11. Hum or sing a song
12. Use a weighted snake or weighted animal
13. Wear noise reduction headphones
14. Use a weighted or a compression vest
15. Use stretchy resistance bands
16. Use a sensory cuddle swing
17. Pudding play
18. Play an instrument and make music
19. Crawl through a sensory lycra tunnel
20. Use a yoga ball or peanut ball
21. Listen to an audiobook
22. Draw on a chalkboard and clean it
23. Do a maze or dot to dot puzzle
24. Read a book
25. Tossing/catching weighted ball
26. Do some deep breathing exercises
27. Rub some lotion on
28. Deep pressure massage
29 Wilbarger brushing technique
30. Wear sunglasses
31. Write in a journal
32. Color a picture in a coloring book
33. Draw a picture
34. Write a short story
35. Take an Epsom salt bath
36. Use essential oils
37. Suck on candies
38. Diffuse essential oils
39. Bounce a ball
40. Cuddle a pet
41. Stringing fine motor beads
42. Go to a quiet sensory space
43. Use a ball tent
44. Count slowly forward and backwards
45. Have a bubble bath
46. Wrap up in a soft warm blanket
47. Wash hands with scented soap and warm water
48. Close your eyes
49. Meditate
50. Blow on a feather
51. Play with shadow puppets
52. Focus on what you see, smell, hear, taste and touch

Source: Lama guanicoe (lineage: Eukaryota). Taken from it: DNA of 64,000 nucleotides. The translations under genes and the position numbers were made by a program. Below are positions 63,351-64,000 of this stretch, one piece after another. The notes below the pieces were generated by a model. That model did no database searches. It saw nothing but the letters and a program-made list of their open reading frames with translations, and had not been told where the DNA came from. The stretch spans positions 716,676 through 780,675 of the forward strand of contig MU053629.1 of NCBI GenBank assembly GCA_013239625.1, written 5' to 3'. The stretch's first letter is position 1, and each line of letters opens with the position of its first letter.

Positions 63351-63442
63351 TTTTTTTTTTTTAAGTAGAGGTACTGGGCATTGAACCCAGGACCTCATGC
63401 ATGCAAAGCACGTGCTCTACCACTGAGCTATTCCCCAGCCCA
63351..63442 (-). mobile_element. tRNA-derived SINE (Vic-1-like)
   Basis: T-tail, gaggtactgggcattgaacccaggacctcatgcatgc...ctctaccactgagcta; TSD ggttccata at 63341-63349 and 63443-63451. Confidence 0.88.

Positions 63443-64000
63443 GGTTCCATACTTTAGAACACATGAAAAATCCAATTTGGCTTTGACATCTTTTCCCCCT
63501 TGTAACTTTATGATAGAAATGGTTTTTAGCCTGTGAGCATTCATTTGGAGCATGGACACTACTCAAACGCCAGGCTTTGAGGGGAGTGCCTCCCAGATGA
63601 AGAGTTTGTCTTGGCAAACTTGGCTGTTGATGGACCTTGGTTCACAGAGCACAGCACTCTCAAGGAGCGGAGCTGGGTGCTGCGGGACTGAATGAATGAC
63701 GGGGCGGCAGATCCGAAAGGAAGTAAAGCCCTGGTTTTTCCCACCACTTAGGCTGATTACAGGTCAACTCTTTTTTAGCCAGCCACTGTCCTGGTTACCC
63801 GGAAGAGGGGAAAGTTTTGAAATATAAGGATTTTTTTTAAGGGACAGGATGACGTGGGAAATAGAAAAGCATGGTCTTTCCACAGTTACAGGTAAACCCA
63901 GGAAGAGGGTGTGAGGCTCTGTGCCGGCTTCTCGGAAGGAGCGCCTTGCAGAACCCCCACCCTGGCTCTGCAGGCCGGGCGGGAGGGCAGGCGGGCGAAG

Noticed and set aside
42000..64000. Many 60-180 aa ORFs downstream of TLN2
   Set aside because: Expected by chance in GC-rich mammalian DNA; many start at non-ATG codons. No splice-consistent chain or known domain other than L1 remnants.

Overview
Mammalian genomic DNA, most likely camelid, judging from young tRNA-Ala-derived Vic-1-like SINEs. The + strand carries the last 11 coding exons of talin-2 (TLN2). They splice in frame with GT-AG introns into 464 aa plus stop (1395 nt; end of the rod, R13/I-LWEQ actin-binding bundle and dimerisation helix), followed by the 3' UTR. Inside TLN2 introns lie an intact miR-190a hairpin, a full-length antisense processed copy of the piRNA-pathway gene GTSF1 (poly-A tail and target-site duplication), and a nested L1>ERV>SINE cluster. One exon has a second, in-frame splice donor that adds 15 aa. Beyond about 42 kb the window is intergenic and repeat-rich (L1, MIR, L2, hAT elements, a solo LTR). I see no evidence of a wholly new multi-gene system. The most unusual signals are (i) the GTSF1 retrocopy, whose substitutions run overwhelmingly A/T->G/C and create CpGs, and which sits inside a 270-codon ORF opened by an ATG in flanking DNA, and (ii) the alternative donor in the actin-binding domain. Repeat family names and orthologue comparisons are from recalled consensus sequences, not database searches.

53. Do mindful activities
54. Play with Floam
55. Brush your hair
56. Playing with clay
57. Do heavy work activities
58. Use a sensory calm down bottle
59. Play in a dry beans sensory bin
60. Build with blocks or building toys
61. Crawl through boxes
62. Glow sticks in the bath
63. Rip up tissue paper
64. Make silly faces in the mirror
65. Blow pom poms around using a straw
66. Drink a milkshake or smoothie through a straw
67. Push against a wall
68. Use each hand drawing figure 8's
69. Look at a liquid sensory timer
70. Lay in a bed with a compression sheet
71. Use bath time crayons and paints
72. Play with jello
Sensory Processing Disorder Parent Support 

Sensory Processing Disorder Resources  

Supporting, learning, sharing and growing together.
30 Things NOT To Say To A Sensory Parent (or any parent)
A Guide To Creating A Sensory Room For Kids
Attention Deficit Hyperactivity Disorder (ADHD) Books For Kids
Sensory Processing Disorder Summer Struggles with Sensory Processing Disorder
DISCLAIMER: I am not an Occupational Therapist. I am an adult who has Sensory Processing Disorder, a sensory parent and a Grandma. The information on this website is not medical advice and does not replace the information that your child's therapists gives you. These are just ideas and information that I have learned myself over the years of being a parent and an adult living with SPD. If you are concerned for your child, please always seek medical attention through a family doctor, pediatrician or therapist. This website is for suggestions and informational purposes only. Each child is different and what works for one child may not for another because all children have different needs. Please always consult with a professional. Amazon offers a small commission on products sold through their affiliate links on my website.  Each of your purchases through links on my website for Amazon affiliation links or sponsored links support me but no additional cost to you so thank you. I appreciate it so much!